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Disruptive Times Require Skilled Changemakers

Posted by Liz Weaver in February 2019

In this paper, Liz Weaver describes three elements that every changemaker needs when approaching complex challenges - a mindset shift, an agile and adaptable approach, and knowledge and skills in each of the five interconnected practice areas.

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Collective Advocacy for Collective Impact

Posted by Blythe Butler on May 2, 2019

Over the last year, the First 2000 Days Network has been striving to address systems change efforts as part of our multi-tiered Theory of Change and our Systemic Change Framework.  Our Network includes what we term ‘change mechanisms’ at multiple levels: individual, community, organization & agency and systems-level – all with the goal of improving outcomes for children and families.

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Adaptable Leadership and Changemaking

Posted by Liz Weaver on April 29, 2019

There are times when I am flipping through Twitter and I find a nugget of information that leads me to pause, reflect and then consider what is being shared and how this impacts my thinking about community change. With one tweet, Systems Innovation (@Sys_innovation) both asked and answered the question “what does it take to liberate the capacity of an organization?”

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Welcoming Creates the Opportunity to be “of” Community

Posted by Terral McBay on April 17, 2019

When we hear the word community, we typically think of larger groups of people who gather around a common purpose (faith, sports, neighbourhoods, social clubs, and so on). We often think of community as participating or having membership in these groups, gatherings or events. However, we can also be involved with smaller communities of people, from a cluster of neighbours, a circle of friends or family, or the familiar faces we see at the store to the community recreation centre, or coffee shop. Further still, community inhabits relational spaces with friends, partners/spouses, siblings, parents, neighbours or co-workers. Community lives in all levels of connection, from larger community events to individual relationships. What happens then, when people do not have a strong sense to community in any of these ways? For many people, the experience of not belonging to any form of community is a daily reality. For adults with developmental disabilities, this reality is too common.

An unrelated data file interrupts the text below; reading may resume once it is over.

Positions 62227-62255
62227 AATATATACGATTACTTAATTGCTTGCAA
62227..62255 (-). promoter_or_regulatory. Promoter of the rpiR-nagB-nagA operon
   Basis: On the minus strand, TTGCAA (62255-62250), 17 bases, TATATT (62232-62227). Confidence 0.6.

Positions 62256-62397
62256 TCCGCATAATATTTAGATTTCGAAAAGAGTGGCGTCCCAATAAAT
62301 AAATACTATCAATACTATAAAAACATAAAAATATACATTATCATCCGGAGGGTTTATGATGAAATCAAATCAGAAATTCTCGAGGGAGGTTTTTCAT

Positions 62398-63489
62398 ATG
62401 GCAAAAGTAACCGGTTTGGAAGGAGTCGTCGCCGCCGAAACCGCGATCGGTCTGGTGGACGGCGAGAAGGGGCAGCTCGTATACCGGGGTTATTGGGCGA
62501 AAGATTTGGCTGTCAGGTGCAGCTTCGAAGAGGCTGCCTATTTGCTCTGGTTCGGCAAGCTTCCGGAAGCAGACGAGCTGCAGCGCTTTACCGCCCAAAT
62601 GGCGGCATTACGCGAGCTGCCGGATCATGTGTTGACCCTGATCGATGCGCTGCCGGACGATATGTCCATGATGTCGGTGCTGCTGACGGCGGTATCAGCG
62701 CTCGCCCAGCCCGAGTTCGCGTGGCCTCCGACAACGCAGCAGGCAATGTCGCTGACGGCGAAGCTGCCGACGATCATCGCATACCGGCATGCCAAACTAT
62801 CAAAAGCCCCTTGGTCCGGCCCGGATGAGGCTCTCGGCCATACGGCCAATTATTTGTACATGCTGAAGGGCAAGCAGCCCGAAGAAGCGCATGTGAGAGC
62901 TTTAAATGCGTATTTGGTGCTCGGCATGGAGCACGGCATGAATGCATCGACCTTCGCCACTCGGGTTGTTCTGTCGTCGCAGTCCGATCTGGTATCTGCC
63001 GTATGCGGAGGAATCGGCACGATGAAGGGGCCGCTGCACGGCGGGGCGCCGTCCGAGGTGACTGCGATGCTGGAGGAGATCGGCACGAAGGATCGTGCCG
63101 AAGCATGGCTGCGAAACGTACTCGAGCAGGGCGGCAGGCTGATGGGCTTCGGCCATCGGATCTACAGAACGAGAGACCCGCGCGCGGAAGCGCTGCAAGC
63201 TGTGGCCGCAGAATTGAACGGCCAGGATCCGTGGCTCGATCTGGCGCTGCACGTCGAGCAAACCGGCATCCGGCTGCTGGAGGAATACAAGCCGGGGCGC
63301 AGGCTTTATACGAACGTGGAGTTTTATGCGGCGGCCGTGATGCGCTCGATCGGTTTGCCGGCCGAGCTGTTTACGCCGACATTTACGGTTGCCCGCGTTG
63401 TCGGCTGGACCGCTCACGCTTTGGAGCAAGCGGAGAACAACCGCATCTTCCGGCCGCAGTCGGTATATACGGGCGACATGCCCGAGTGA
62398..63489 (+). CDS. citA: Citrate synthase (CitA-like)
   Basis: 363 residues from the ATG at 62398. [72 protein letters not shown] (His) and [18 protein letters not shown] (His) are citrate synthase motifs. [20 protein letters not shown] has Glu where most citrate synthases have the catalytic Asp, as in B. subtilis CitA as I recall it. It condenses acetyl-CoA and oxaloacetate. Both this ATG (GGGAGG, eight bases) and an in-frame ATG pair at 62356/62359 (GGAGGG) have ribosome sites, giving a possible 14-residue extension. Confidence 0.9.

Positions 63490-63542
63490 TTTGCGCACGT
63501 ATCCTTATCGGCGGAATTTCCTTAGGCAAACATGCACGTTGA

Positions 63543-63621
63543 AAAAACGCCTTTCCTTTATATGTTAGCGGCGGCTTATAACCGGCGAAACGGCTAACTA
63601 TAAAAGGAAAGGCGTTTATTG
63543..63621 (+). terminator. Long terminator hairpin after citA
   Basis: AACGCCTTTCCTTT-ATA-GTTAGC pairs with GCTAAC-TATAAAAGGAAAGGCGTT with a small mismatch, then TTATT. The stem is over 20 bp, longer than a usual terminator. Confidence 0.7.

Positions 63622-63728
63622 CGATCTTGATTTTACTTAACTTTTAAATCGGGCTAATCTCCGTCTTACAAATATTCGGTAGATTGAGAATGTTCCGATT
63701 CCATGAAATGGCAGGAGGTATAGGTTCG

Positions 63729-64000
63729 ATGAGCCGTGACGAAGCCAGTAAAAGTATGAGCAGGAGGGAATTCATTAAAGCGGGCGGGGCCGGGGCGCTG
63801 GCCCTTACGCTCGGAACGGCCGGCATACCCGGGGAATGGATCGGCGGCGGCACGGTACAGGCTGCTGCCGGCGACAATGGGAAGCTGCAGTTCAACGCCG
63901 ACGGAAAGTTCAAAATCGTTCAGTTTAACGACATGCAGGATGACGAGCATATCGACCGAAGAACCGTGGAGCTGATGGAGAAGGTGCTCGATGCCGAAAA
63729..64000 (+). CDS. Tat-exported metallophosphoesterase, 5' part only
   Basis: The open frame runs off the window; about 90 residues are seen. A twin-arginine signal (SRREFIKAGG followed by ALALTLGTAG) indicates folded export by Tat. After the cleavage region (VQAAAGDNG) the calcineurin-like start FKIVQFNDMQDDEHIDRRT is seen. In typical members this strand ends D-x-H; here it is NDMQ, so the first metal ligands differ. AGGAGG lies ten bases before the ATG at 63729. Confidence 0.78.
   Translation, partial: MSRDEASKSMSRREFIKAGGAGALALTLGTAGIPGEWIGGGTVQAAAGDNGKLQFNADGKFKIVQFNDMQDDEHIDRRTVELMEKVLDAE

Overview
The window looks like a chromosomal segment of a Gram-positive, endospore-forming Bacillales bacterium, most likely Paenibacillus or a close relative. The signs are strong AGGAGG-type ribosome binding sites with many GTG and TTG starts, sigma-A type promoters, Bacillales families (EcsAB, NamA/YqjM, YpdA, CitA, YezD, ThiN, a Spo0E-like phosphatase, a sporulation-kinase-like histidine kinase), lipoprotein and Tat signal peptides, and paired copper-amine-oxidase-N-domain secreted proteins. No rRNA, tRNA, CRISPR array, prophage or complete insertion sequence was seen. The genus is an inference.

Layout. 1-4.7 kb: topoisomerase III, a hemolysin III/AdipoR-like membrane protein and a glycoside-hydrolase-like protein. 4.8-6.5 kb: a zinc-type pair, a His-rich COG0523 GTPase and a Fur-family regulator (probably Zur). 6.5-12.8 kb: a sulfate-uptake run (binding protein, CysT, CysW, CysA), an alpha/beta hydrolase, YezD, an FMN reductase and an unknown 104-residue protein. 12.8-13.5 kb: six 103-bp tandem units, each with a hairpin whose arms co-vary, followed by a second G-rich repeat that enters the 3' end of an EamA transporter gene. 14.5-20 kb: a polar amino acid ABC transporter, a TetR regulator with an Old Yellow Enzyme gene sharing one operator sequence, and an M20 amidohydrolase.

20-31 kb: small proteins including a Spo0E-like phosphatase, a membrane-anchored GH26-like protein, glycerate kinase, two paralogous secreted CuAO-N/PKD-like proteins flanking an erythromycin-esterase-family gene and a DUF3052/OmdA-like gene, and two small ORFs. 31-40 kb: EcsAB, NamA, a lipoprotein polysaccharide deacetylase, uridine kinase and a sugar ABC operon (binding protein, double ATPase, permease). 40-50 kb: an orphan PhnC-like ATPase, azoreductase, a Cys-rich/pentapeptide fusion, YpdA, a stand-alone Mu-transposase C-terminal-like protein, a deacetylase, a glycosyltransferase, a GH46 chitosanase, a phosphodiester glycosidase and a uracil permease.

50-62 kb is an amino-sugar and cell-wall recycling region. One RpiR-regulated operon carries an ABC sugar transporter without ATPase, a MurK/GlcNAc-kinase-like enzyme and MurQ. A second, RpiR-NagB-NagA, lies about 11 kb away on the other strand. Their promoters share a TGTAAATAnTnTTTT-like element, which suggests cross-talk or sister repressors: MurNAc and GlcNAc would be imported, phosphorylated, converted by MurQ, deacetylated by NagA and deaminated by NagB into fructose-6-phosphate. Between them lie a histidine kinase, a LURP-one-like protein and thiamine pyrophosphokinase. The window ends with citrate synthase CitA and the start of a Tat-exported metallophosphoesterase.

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The Role of Continuous Communication in Collective Impact

Posted by Danielle Van Duzer on April 12, 2019

As a masters student in strategic communications management at McMaster University (affiliated with Syracuse University), I am doing my final thesis paper on the role of strategic communications in collective impact. My inspiration is the recent study “When Collective Impact Has An Impact” which identified the use of communication as a largely tactical, rather than a strategic function. 

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The Opposite of Boring: Eight Things to Care About when Hosting A Community Consultation

Posted by Lisa Attygalle on April 3, 2019

I think I might be experiencing some consultation fatigue. When an in-person consultation comes up in my community I have full intention of attending. I have opinions I am eager to share. I even RSVP. But I mostly don’t end up going. Then the full effects of cognitive dissonance set in.

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Waiting at the Intersection of ABCD and Collective Impact

Posted by Liz Weaver on April 2, 2019

I recently received an email question from a colleague curious about the different approaches identified in the Asset-Based Community Development (ABCD) and collective impact frameworks.  They commented that ABCD seemed to be more grassroots driven while collective impact seemed to be more top down driven.  This question led me to consider our approach at Tamarack to understanding and incorporating different organizing frameworks into our thinking and training. I thought I would share my response with everyone. 

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